“Griner’s case has to do with things that have nothing to do with basketball,” said David Carro, a Spanish sports agent representing four male American basketball players in Russia. “We never had any problems when Brittney Griner was there, and now, even less so.”
“Our Americans get paid promptly and are living very well in Russia,” he added.
Many American basketball players come to Russia to make money in the off-season or to prolong their careers. Because Russia covets top-level “name’’ players, they often pay high salaries. Athletes can take in more than $1 million and often receive free housing and cars.
Mr. Neff, who represents about 30 professional basketball players, said Ms. Griner’s freedom did not lessen his caution in sending players to Russia during the conflict with Ukraine. He has discouraged his clients from going there and does not currently have any players in Russia.
“I don’t think it changes anything,” Mr. Neff said of her release. “If you send someone to Russia, you know there are risks. Is the increased money worth the risk? That’s the choice you’re making.”
The American basketball player K.C. Rivers, 35, came to Russia in August, while Ms. Griner was on trial, to play for the team of Samara, a provincial capital more than 500 miles east of Moscow.
“At this point I didn’t really have so many options coming my way,” Mr. Rivers said in an interview in September. “What’s the best thing for me right now, towards — I ain’t going to say the end of my career — but in my career at this point? Financially, what makes sense?”
The Russian basketball clubs are playing fewer games this season because of their suspension from Euroleague competition, a penalty that has diminished the quality of players the league has attracted, Mr. Neff said. And Russia’s hockey league voted this month to slash the number of foreigners that will be allowed on each team starting next season, an example of wartime nationalism sweeping the country.
There are still a few Americans imprisoned in Russia. One is Paul Whelan, who was detained in December 2018, convicted of espionage and sentenced to 16 years in a penal colony; the U.S. State Department says he has been wrongfully detained. Marc Fogel, a 60-year-old history teacher, was detained in 2021 for having about half an ounce of medical marijuana. He was sentenced in June to 14 years in a penal colony.
During a visit to Kyrgyzstan on Friday, President Vladimir V. Putin of Russia commented on the possibility of new prisoner exchanges with the United States.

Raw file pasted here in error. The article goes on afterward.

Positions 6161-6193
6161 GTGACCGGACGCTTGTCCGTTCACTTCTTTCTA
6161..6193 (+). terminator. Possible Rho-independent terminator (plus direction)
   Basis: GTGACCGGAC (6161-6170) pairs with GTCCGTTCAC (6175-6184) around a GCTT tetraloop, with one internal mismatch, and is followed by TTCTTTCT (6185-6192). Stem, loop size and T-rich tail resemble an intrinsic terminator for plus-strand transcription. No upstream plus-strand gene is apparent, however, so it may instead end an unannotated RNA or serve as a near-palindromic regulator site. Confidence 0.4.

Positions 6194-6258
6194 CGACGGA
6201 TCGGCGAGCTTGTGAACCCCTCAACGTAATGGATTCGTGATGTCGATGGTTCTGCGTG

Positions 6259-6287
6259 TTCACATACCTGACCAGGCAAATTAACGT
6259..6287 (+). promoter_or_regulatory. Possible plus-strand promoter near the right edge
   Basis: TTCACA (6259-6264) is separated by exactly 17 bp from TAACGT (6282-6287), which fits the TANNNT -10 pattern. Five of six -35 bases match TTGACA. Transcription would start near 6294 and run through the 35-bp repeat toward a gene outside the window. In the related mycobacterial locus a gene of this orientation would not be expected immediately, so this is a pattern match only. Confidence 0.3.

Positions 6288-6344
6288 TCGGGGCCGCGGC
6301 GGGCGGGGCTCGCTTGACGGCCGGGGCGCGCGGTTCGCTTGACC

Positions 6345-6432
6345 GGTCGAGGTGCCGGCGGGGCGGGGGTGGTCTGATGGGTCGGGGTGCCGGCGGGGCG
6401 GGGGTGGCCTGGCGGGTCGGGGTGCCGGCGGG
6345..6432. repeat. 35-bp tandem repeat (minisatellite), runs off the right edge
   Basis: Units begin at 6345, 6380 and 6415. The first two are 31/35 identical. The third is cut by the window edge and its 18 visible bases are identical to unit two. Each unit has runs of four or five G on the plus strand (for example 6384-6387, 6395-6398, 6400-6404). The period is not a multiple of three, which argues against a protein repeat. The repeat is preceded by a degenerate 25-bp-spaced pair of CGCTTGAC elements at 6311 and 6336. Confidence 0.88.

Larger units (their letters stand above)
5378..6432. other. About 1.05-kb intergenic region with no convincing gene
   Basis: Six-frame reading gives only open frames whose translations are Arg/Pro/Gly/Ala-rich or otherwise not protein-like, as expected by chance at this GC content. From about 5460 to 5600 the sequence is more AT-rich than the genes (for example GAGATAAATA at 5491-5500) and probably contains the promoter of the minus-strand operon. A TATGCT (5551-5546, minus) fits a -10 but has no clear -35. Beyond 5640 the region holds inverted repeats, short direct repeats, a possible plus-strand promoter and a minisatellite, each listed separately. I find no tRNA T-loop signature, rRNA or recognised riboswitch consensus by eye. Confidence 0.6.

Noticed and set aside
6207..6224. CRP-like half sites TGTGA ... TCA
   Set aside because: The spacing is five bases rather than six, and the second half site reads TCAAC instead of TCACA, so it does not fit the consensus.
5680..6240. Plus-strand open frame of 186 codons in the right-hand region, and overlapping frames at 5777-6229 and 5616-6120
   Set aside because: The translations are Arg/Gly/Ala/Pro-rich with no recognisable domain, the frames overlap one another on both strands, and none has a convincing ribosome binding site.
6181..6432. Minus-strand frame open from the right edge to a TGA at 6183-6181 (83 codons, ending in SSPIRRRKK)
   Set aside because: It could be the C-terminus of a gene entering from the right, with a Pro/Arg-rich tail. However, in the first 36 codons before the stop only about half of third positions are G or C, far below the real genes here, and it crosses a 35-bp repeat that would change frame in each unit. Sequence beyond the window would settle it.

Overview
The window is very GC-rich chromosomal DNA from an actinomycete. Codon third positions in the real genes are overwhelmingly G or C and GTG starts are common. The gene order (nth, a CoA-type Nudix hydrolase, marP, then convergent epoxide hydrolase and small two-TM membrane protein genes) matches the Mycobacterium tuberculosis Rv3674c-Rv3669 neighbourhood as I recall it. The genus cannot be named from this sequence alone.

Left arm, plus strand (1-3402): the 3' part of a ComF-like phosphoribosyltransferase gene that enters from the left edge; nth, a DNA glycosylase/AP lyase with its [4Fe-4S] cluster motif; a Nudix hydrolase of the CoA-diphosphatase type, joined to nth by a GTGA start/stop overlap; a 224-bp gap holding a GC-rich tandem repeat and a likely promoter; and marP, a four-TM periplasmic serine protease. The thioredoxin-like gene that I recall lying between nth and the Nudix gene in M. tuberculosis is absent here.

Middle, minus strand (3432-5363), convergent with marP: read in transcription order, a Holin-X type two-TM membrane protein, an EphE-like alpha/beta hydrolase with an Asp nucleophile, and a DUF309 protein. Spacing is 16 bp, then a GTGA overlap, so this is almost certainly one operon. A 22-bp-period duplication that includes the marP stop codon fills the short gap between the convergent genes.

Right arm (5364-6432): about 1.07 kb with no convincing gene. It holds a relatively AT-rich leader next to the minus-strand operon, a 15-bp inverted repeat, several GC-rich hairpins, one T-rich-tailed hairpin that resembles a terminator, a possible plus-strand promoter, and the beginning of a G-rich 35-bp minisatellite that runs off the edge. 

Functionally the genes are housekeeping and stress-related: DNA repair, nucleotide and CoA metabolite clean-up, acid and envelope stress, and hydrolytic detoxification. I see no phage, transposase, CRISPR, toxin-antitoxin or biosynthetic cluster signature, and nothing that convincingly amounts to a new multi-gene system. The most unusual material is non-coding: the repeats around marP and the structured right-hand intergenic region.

“Everything is possible and contacts continue through the special services,” he said at a news conference.
George Beebe, a former director of the C.I.A.’s Russia analysis and a Russia adviser to Vice President Dick Cheney, said that while there were risks for Americans in Russia, he did not think the Bout-Griner swap had increased the chances of an American’s being arrested on trumped-up pretexts.
“For American citizens that are living and working in Russia, I wouldn’t say that there is no danger,” Mr. Beebe, the program director at the Quincy Institute think tank, said in a telephone interview. “Certainly there is. The Russian government is not likely to be at all lenient in dealing with Americans. They’re not going to give any Americans the benefit of the doubt.”
However, he said, “I don’t think it increases the likelihood that the Russian government is going to arrest Americans.”
Andrei A. Soldatov, a Russian journalist who specializes in the security services, said it was hard to make predictions when the rules of the game are constantly changing. During the Cold War era, he said, the rules were defined and predictable. But with the war in Ukraine continuing to escalate, diplomacy is entering uncharted territory.
“We all have this temptation always to compare this to the Cold War, but this is nothing like that,” he said in a telephone interview.
“The Cold War was a period when nobody wanted or was actually interested in a hot war. And now we have a really big war which might get bigger,” he said. “Nobody can actually rationalize or predict and develop a strategy accordingly — that’s a problem.”
Valerie Hopkins reported from Moscow, Anatoly Kurmanaev from Berlin and Jonathan Abrams from Charlotte, N.C. Matthew Anderson contributed reporting from Berlin, and Milana Mazaeva from Washington.